Unilever wants to see UK suppliers make the switch to euro invoicing

Click to follow
The Independent Online

The debate over the UK's possible membership of the European single currency intensified yesterday after Unilever, the Anglo-Dutch consumer products giant, gave a strong hint that it wanted to see more of its British suppliers quoting and invoicing in euros.

The debate over the UK's possible membership of the European single currency intensified yesterday after Unilever, the Anglo-Dutch consumer products giant, gave a strong hint that it wanted to see more of its British suppliers quoting and invoicing in euros.

The company said that dealing in euros removed the risk of sudden movements in the value of the pound and made it easier to compare bid prices between its suppliers. But it stressed that it was still happy to deal in sterling and would not penalise suppliers that worked in the British currency.

The comments come a fortnight after Japanese car giant Toyota said it would ask its UK suppliers to use the euro when settling business to avoid exposure to currency risks. If the trend continues it will mean that an increasingly large number of UK firms will have to operate with the euro even though Britain is still out of the single currency.

Unilever said that as a company with stock market listings and headquarters in both Britain and Holland, it was profoundly aware of the impact of the strength of sterling, which has risen 19 per cent against the euro since the currency was launched in January 1999.

Mike Haines, the company's chief spokesman in London, said about one-fifth of Unilever's UK suppliers already billed in euros. "We would be more than happy if others were to follow suit. We have interests throughout continental Europe, so obviously it makes economic sense to simplify as much as we can and eliminate the vagaries of currency variations."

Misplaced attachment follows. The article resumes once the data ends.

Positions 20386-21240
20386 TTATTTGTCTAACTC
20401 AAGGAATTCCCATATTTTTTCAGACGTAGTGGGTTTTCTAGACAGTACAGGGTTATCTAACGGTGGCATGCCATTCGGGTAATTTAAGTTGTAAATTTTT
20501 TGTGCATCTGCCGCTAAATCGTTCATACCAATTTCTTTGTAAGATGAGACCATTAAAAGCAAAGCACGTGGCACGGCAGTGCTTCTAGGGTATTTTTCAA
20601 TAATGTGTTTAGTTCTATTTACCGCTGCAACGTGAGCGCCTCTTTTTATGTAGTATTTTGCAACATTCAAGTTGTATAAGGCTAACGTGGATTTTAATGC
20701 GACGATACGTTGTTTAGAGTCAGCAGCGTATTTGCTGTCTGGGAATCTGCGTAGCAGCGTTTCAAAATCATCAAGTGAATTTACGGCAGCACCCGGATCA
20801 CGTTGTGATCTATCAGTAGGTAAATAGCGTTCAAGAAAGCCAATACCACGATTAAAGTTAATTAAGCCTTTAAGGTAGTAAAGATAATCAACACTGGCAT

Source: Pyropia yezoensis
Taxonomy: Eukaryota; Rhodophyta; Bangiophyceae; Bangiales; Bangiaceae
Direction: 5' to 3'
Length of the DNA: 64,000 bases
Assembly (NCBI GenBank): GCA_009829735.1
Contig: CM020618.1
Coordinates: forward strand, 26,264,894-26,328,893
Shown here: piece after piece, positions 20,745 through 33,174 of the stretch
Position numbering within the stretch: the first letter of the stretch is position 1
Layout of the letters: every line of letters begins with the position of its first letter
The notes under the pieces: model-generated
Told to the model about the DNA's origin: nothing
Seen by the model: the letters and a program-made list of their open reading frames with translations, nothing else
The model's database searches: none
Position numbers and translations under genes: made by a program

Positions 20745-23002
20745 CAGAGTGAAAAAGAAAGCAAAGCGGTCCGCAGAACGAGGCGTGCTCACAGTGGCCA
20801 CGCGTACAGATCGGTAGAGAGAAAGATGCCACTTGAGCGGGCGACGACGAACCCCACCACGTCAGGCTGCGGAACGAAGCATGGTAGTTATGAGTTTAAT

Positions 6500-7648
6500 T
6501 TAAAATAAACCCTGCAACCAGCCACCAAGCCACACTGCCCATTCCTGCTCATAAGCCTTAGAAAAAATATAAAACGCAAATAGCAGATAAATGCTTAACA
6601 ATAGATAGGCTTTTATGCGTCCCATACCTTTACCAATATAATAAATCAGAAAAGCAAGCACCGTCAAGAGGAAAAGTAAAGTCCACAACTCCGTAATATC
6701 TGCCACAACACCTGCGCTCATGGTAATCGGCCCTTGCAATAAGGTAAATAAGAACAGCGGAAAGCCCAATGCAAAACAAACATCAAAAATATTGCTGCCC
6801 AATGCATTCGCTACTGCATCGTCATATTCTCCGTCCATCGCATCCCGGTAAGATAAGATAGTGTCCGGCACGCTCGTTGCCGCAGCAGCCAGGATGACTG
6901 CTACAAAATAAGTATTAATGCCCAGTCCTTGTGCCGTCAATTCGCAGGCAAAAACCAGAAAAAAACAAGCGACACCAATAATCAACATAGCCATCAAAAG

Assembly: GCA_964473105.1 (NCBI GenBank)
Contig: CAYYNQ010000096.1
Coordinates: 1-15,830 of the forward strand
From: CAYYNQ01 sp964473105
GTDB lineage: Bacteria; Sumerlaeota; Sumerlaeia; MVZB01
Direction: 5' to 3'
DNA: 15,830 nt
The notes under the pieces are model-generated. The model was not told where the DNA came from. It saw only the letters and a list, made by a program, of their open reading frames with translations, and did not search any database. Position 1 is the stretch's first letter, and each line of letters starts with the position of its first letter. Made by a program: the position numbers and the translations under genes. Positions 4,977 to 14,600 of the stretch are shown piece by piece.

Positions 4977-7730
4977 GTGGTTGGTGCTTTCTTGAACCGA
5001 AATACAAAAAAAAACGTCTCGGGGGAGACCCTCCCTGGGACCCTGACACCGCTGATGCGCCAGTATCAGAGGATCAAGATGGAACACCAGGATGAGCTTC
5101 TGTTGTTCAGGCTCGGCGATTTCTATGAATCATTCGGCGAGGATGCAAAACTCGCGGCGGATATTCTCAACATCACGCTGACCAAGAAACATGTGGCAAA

He said that suppliers in the 11-nation eurozone were already required to invoice in euros rather than national currencies. "As far as the UK is concerned we still operate in two currencies - euro and sterling - and our suppliers can invoice in either, but it makes things easier if it were in euros, for comparative purposes.

"If we were looking for a particular product, then if one was quoting in euros we could compare across the market without having to worry about exchange-rate fluctuations. If we are working in sterling we have to think about how that might impact on us," he said.

Unilever has already moved away from reporting its annual financial results in pounds, dollars and Dutch guilders - its three main trading currencies - to reporting in euros, with supplementary figures in those other currencies.

The move was seized upon by Britain in Europe, the pro-euro lobby group. Kitty Usshe, its chief economist, said Unilever's remarks showed that being outside the euro hurt domestic UK supplier companies as well as exporters. "These announcements by Unilever and Toyota are the tip of the iceberg. Other companies will see the advantages of following their examples as the costs of exchange-rate risk ripple throughout the British economy," she said.

But the comments will be greeted with anger and scepticism by anti-euro campaigners, who will accuse Niall FitzGerald, the chairman of Unilever, of using his company to promulgate his pro-euro views.

They will also argue that Unilever's decision merely transfers the risk and expense of conversion from euros into sterling on to the suppliers - meaning they have to bear the burden of an unfavourable exchange rate, as well as the foreign exchange costs and risks.

Comments